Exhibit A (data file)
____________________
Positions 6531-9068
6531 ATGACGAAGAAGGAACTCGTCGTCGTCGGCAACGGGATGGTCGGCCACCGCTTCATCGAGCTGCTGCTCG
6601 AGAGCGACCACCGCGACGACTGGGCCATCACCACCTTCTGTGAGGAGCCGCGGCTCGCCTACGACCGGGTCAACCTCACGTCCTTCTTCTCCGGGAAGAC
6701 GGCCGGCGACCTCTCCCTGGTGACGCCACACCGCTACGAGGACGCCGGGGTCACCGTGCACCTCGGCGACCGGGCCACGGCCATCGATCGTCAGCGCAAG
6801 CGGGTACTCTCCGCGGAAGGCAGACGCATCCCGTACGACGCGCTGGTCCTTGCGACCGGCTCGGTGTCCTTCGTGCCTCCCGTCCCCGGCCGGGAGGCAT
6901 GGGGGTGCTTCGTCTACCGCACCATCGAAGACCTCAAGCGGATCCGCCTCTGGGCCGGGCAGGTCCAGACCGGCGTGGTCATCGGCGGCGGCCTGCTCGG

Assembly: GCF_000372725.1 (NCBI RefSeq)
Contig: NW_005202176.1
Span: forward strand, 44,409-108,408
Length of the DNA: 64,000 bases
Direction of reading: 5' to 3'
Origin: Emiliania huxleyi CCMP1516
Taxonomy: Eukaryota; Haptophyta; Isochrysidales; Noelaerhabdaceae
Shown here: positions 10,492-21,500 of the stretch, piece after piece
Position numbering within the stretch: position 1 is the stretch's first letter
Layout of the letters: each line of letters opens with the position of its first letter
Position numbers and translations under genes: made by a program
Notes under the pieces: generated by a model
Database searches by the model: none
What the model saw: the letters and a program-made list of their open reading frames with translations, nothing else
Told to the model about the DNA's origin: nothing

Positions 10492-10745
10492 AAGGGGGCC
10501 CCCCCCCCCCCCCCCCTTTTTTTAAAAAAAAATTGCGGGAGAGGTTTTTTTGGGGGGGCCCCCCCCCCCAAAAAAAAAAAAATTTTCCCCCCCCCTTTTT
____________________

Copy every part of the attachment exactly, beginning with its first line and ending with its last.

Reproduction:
Positions 6531-9068
6531 ATGACGAAGAAGGAACTCGTCGTCGTCGGCAACGGGATGGTCGGCCACCGCTTCATCGAGCTGCTGCTCG
6601 AGAGCGACCACCGCGACGACTGGGCCATCACCACCTTCTGTGAGGAGCCGCGGCTCGCCTACGACCGGGTCAACCTCACGTCCTTCTTCTCCGGGAAGAC
6701 GGCCGGCGACCTCTCCCTGGTGACGCCACACCGCTACGAGGACGCCGGGGTCACCGTGCACCTCGGCGACCGGGCCACGGCCATCGATCGTCAGCGCAAG
6801 CGGGTACTCTCCGCGGAAGGCAGACGCATCCCGTACGACGCGCTGGTCCTTGCGACCGGCTCGGTGTCCTTCGTGCCTCCCGTCCCCGGCCGGGAGGCAT
6901 GGGGGTGCTTCGTCTACCGCACCATCGAAGACCTCAAGCGGATCCGCCTCTGGGCCGGGCAGGTCCAGACCGGCGTGGTCATCGGCGGCGGCCTGCTCGG

Assembly: GCF_000372725.1 (NCBI RefSeq)
Contig: NW_005202176.1
Span: forward strand, 44,409-108,408
Length of the DNA: 64,000 bases
Direction of reading: 5' to 3'
Origin: Emiliania huxleyi CCMP1516
Taxonomy: Eukaryota; Haptophyta; Isochrysidales; Noelaerhabdaceae
Shown here: positions 10,492-21,500 of the stretch, piece after piece
Position numbering within the stretch: position 1 is the stretch's first letter
Layout of the letters: each line of letters opens with the position of its first letter
Position numbers and translations under genes: made by a program
Notes under the pieces: generated by a model
Database searches by the model: none
What the model saw: the letters and a program-made list of their open reading frames with translations, nothing else
Told to the model about the DNA's origin: nothing

Positions 10492-10745
10492 AAGGGGGCC
10501 CCCCCCCCCCCCCCCCTTTTTTTAAAAAAAAATTGCGGGAGAGGTTTTTTTGGGGGGGCCCCCCCCCCCAAAAAAAAAAAAATTTTCCCCCCCCCTTTTT